Easter's truth: "there are no situations which God cannot change"

As usual, my very gifted pastor hit a grand slam in his homily at this year's Easter Vigil. The Holy Spirit was certainly rushing through the parish and most especially in an inspired sermon about Christ’s love—His Way, Truth, and Life—that removes the stones that block all of us at one time or another.

His homily aligned beautifully with points made by the Holy Father earlier in his own:

Jesus no longer belongs to the past, but lives in the present and is projected towards the future; he is the everlasting “today” of God. This is how the newness of God appears to the women, the disciples and all of us: as victory over sin, evil and death, over everything that crushes life and makes it seem less human. And this is a message meant for me and for you, dear sister, dear brother. How often does Love have to tell us: Why do you look for the living among the dead? Our daily problems and worries can wrap us up in ourselves, in sadness and bitterness… and that is where death is. That is not the place to look for the One who is alive!

And so, I offer this Easter posting that is directed at all who seek to protect the natural world from man’s overreaching, gluttonous grasp. The victories we seek (and that we must ensure) will come only through Christ, with Christ, and in Christ—the Resurrected One who lives anew always because He is the source of Life.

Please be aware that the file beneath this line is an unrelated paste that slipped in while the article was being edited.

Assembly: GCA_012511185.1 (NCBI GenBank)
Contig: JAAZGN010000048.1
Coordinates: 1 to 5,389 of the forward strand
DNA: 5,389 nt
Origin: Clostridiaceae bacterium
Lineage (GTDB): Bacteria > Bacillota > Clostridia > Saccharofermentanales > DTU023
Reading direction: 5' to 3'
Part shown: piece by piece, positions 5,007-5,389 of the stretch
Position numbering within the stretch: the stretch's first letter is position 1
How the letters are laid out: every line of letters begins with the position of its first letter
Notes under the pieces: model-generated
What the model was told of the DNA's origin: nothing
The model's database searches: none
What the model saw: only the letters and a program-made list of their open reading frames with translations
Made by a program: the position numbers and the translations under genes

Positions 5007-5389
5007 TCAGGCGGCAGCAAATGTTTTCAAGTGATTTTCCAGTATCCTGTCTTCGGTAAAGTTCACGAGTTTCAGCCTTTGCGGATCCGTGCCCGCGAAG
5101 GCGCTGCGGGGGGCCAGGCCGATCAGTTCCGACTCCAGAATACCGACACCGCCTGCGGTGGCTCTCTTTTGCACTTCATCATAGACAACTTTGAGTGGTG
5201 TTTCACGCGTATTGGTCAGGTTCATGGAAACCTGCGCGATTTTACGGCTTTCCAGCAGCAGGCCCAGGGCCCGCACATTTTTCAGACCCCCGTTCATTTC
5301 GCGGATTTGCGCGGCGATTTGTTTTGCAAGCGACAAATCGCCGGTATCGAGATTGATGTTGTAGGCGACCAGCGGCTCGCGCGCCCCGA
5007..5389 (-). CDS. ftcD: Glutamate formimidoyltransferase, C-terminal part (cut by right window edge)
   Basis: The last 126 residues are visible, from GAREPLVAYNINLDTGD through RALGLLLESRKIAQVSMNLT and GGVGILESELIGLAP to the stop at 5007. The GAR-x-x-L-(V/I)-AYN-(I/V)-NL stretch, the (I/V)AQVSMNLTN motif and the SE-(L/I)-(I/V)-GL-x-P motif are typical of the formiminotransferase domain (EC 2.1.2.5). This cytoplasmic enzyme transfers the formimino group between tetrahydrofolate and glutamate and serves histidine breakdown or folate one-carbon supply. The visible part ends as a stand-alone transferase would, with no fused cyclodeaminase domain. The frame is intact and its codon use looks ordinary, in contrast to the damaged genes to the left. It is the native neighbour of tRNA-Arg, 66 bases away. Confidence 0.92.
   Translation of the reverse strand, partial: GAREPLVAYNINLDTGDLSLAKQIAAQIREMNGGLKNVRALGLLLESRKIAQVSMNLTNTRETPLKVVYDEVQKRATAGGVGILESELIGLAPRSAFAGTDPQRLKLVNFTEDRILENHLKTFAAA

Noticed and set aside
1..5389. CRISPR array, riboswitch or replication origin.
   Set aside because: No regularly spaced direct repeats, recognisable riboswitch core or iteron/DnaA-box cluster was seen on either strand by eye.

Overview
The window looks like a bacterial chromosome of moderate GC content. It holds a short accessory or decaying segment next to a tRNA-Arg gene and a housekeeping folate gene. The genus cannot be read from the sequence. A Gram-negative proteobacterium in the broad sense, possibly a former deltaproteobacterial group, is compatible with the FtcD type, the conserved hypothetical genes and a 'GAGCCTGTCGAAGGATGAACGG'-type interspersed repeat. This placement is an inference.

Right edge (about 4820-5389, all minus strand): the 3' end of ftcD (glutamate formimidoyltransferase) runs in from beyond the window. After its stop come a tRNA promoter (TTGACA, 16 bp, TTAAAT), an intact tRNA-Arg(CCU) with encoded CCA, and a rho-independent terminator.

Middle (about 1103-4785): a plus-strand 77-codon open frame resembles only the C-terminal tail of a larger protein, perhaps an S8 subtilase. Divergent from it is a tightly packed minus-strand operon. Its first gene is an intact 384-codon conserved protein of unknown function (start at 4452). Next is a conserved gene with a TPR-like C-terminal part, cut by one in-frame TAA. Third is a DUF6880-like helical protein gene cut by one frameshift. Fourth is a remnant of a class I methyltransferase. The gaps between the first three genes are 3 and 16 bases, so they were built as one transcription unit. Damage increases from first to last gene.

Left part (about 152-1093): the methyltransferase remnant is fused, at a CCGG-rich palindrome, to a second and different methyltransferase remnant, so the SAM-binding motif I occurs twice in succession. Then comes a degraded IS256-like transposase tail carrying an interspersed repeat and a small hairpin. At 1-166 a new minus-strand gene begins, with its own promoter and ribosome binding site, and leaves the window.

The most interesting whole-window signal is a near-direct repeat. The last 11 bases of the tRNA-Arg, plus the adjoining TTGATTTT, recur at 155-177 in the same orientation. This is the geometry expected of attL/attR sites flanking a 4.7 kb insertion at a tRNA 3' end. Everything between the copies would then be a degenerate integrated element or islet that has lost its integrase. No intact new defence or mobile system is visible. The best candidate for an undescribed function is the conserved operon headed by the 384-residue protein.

As we embark in the Easter Season during the Year of Faith—a time when the harm done to our natural environment is accelerating—let us put our faith in Christ, His Church, His grace, and, then, each other.

As Pope Francis preached :

Dear brothers and sisters, let us not be closed to the newness that God wants to bring into our lives! Are we often weary, disheartened and sad? Do we feel weighed down by our sins? Do we think that we won’t be able to cope? Let us not close our hearts, let us not lose confidence, let us never give up: there are no situations which God cannot change, there is no sin which he cannot forgive if only we open ourselves to him.

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Catholic Ecology posts my regular column in the Rhode Island Catholic, as well as scientific and theological commentary about the latest eco-news, both within and outside of the Catholic Church. What is contained herein is but one person's attempt to teach and defend the Church's teachings - ecological and otherwise. As such, I offer all contents of this blog for approval of the bishops of the Church. It is my hope that nothing herein will lead anyone astray from truth.